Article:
Back in the Summer of 1967, I was sixteen when I took my younger sister to a Monkees concert at the Jacksonville Coliseum.
Now the Monkees were conceived as a fictional band for a hit sitcom that premiered on television in September of 1966 with their hit song “I’m a Believer” written by Neil Diamond. Their music was on television and radio everywhere, so they had to tour. It seemed overnight they’d gone from lip syncing boy band comedians to pop stars.
The Monkees were searching for an opening act when the Jimi Hendrix Experience blew everyone away at the Monterey Pop Festival in June of 67.
The Monkees were the whiter than white clean-cut kids who represented the innocent side of music and Hendrix represented the grittier more debauched side of the business.
Of course the Monkees wanted credibility and Hendrix needed a U.S. audience, but organizing two stars of different worlds to hit the road together despite their contrasting sounds and image was a recipe for disaster.
At dusk my parents dropped us off in the massive parking lot of the Coliseum which held 15,000 people. As we moved through the tunnel with the teeny bopper bubble gum crowd, the youngest were holding hands with their parents and chaperones, moving towards their seats. You could feel their excitement for what was probably they’re first concert.
Somehow my Dad had managed to get us tickets by ourselves in the balcony overlooking stage left, I would not need my binoculars.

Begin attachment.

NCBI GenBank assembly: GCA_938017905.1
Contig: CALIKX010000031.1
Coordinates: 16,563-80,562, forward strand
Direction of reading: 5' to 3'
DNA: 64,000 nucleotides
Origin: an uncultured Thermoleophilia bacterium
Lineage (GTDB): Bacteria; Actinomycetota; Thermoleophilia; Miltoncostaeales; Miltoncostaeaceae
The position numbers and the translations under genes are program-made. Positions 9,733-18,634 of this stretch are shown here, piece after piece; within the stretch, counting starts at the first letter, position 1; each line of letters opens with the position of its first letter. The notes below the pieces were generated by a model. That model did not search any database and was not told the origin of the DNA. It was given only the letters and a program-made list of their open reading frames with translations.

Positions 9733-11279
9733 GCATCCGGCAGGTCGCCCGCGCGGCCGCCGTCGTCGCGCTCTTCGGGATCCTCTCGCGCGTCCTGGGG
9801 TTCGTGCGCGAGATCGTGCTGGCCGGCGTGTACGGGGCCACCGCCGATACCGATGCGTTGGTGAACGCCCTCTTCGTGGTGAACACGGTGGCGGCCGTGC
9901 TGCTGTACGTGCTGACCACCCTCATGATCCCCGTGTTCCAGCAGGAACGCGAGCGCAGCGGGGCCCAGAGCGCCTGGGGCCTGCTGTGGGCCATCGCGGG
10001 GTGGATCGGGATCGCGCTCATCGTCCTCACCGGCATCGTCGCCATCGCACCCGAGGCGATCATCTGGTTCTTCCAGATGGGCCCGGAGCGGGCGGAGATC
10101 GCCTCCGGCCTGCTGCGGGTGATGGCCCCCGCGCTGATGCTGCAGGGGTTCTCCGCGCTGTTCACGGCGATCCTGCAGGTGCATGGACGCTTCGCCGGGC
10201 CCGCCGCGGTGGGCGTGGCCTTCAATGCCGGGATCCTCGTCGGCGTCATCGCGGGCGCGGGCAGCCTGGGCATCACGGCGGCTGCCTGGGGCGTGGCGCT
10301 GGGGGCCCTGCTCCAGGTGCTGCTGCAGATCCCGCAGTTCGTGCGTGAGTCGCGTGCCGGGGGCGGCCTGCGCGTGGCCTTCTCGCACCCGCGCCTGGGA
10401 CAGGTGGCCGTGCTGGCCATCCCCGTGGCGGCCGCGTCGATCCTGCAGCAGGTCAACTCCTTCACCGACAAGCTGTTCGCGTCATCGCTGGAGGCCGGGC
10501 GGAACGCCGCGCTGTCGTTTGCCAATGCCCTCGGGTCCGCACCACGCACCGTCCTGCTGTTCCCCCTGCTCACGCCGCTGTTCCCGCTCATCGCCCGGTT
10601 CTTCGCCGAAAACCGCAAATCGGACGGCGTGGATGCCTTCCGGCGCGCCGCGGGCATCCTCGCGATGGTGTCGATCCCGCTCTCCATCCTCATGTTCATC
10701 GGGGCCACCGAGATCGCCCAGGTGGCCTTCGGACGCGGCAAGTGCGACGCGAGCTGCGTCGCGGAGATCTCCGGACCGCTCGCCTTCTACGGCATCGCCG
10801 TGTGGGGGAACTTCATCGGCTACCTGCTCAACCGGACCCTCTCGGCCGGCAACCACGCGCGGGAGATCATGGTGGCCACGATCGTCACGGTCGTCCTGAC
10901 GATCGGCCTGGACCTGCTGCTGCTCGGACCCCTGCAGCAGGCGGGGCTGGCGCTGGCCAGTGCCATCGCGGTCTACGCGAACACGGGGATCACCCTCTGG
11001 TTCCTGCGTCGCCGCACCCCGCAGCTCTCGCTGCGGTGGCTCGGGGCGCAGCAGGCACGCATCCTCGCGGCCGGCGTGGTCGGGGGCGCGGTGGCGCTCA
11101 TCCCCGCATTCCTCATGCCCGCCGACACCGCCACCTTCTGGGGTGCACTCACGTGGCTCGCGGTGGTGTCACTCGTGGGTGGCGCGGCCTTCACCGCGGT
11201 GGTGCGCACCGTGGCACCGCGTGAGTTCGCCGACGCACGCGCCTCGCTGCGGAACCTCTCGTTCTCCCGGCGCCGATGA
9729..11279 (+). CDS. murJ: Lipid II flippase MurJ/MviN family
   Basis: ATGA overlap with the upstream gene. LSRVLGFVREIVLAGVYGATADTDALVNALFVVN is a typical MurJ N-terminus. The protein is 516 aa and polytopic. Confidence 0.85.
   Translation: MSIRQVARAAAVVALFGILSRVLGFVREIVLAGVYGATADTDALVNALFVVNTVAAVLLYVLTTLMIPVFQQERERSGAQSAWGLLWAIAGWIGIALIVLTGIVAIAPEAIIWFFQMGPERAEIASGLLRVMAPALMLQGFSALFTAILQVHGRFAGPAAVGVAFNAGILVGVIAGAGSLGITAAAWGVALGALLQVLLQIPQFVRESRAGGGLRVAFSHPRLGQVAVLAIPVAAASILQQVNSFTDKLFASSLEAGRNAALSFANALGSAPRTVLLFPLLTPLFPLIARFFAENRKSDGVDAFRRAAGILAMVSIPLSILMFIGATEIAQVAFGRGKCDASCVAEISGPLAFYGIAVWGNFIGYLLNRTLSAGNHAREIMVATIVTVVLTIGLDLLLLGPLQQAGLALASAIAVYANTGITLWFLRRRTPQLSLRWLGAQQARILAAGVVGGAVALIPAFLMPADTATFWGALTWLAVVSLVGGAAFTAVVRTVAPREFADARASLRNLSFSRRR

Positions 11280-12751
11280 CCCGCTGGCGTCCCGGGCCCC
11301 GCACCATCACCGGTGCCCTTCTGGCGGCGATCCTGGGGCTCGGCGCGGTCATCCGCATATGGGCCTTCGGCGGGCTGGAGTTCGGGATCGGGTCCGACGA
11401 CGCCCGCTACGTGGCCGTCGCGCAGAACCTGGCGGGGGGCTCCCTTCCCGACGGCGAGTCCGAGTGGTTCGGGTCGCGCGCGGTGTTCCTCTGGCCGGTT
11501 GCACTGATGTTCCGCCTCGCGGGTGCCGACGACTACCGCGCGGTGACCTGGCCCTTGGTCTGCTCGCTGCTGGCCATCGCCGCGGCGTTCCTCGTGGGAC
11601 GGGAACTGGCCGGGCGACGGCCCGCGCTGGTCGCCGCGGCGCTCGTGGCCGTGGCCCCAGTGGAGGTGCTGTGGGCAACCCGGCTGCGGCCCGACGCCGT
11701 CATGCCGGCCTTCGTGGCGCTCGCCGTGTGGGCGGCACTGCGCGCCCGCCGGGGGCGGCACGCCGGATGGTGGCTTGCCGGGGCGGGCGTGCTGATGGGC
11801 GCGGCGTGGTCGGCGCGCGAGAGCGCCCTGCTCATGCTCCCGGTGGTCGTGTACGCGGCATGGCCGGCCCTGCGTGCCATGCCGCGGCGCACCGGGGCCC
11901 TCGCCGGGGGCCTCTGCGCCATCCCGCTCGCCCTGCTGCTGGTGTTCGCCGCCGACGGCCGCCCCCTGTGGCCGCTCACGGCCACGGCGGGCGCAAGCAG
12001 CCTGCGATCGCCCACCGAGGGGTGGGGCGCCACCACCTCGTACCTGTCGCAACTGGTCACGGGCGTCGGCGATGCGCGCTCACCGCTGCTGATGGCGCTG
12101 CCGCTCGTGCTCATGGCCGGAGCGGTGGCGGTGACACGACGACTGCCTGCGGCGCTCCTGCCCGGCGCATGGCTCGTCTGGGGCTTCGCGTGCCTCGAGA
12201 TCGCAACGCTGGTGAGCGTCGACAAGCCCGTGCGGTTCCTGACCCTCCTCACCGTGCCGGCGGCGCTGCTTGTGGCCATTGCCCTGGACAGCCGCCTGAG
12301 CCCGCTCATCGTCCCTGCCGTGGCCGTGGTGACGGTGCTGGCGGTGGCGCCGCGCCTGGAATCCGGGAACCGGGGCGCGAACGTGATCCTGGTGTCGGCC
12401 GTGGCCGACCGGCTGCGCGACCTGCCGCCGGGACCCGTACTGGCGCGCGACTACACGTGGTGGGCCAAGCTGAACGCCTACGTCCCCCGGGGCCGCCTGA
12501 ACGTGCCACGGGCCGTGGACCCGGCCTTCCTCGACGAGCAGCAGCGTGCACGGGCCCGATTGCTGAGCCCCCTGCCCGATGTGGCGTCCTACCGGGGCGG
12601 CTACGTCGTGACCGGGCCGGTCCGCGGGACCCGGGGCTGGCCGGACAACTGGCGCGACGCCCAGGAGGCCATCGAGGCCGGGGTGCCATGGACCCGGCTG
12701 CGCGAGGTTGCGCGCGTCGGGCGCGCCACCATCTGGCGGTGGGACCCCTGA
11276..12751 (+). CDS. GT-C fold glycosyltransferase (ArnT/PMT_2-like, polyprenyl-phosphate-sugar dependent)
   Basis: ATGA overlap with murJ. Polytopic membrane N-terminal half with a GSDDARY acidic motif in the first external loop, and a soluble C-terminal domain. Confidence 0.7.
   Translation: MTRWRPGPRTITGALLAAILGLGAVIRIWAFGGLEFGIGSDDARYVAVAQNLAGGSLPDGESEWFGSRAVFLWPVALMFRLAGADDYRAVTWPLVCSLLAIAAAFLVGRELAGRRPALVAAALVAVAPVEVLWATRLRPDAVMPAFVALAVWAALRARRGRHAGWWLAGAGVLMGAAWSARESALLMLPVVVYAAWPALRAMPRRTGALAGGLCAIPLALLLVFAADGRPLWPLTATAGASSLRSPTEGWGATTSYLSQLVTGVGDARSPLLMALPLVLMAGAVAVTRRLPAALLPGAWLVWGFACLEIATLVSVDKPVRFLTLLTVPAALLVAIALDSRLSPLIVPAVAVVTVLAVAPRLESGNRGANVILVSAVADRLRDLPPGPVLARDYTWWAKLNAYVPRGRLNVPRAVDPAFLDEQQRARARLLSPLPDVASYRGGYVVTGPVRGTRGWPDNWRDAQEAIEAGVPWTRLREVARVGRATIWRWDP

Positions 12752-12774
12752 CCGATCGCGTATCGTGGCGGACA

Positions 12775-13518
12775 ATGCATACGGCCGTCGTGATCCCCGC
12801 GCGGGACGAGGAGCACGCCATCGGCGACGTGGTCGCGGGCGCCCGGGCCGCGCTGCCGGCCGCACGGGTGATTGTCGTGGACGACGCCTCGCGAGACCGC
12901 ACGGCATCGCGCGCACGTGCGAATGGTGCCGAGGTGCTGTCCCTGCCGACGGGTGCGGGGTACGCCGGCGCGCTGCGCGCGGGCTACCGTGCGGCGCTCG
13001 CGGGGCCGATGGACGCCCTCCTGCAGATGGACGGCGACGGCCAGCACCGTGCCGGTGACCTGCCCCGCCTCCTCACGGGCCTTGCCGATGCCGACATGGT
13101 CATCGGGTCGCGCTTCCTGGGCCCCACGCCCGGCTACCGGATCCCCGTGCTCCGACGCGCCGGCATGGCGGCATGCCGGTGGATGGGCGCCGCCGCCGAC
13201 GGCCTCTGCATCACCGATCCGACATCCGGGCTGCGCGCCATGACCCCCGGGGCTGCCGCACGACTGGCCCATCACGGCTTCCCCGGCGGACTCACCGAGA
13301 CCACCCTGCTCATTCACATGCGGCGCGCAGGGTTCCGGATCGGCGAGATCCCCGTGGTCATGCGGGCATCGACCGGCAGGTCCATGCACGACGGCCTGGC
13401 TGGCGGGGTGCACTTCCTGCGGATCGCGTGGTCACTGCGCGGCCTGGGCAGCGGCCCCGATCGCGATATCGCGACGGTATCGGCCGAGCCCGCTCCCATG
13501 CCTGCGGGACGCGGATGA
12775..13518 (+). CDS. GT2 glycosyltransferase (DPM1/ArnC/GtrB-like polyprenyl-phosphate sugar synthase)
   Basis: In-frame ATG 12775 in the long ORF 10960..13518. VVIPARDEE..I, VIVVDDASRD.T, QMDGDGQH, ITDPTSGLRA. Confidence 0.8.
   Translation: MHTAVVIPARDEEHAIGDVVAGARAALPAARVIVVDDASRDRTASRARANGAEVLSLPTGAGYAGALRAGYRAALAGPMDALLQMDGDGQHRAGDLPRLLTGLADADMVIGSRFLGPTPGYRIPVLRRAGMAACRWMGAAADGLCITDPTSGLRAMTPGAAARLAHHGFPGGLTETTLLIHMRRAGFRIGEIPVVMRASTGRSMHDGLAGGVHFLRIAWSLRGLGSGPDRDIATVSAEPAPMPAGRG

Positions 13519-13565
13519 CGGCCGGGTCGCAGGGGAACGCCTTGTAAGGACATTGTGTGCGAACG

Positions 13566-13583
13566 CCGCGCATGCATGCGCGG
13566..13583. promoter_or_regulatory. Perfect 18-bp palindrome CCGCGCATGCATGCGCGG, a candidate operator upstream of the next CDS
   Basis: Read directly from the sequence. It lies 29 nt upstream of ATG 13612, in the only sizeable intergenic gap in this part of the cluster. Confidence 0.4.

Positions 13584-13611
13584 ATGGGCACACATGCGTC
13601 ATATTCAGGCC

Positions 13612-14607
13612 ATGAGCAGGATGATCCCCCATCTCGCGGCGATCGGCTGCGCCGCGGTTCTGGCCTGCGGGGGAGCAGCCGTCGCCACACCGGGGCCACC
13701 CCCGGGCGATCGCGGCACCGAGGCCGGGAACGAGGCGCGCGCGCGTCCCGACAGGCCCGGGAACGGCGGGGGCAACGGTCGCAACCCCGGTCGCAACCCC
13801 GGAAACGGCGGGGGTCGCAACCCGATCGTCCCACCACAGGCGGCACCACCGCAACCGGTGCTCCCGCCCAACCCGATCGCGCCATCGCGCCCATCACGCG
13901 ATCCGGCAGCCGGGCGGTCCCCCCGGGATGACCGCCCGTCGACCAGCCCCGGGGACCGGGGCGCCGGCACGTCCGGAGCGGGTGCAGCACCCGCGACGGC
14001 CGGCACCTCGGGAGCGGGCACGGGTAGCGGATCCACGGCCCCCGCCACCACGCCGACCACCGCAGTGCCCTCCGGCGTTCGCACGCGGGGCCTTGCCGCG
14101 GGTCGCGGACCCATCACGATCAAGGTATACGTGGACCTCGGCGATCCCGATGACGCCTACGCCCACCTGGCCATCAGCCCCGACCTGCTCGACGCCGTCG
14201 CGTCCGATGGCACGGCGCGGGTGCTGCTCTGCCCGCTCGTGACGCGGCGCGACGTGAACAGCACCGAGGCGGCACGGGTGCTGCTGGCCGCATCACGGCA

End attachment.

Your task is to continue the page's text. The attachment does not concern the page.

Three stick figures with huge hair backlit and illuminated like they were on fire approached the stage.
Jimi fired up his Marshall amplifiers with huge stacks and broke into “Purple Haze”.
You should have seen their faces..
I had never heard anything like this in my life but it brought me to my feet.
This was screaming scaring your daddy music compared to the Monkees.
A black guy playing music from hell!!!
All those people started screaming “We Want the Monkees” while Jimi wailed into “Hey Joe, where you going with that gun in your hand. Going down to shoot my old lady…” I looked up and the entire Coliseum got up and scrambled to the concession stands.
This was no doubt the oddest pairing in Music tour history likened to”putting Dracula with Snow White”.
Jimi was getting very theatrical now playing the guitar behind his head, with his teeth and tongue, when a large group of girls came near the stage yelling “We Want Davey! (the Monkees’ lead singer) he slammed into “Foxy Lady”.
The girls started to pick up on the lyrics and sang “FoxeyDavey”.
Then Jimi smacked his Fender Stratocaster into the stage, pieces went everywhere, as he grabbed a can of lighter fluid and threw a match to the crumpled mess as flames shot four feet high.
He had played almost the whole concert underneath my balcony. Heck I was the only one there. Looking up he gave me the peace sign and left the stage.
Did I realize I was in the presence of greatness? My ears were still ringing when the Monkees played. “I’m Not Your Stepping Stone” and “Last Train to Clarksville”.
As we left the building I heard the parents complain about Jimi but the kids happily raved about the Monkees.
I couldn’t imagine what it must have been like for Jimi to last for six more shows. A week later he would give the crowd at Forest Hills Stadium New York the finger as he walked off the stage.
By the end of 1967 The Monkees albums were out selling the Beatles and The Rolling Stones.
And 56 years after that psychedelic mind trip I wish I had picked up the pieces of his guitar.
David Garland FL Jacksonville Apr 28, 2023 Back in Time Music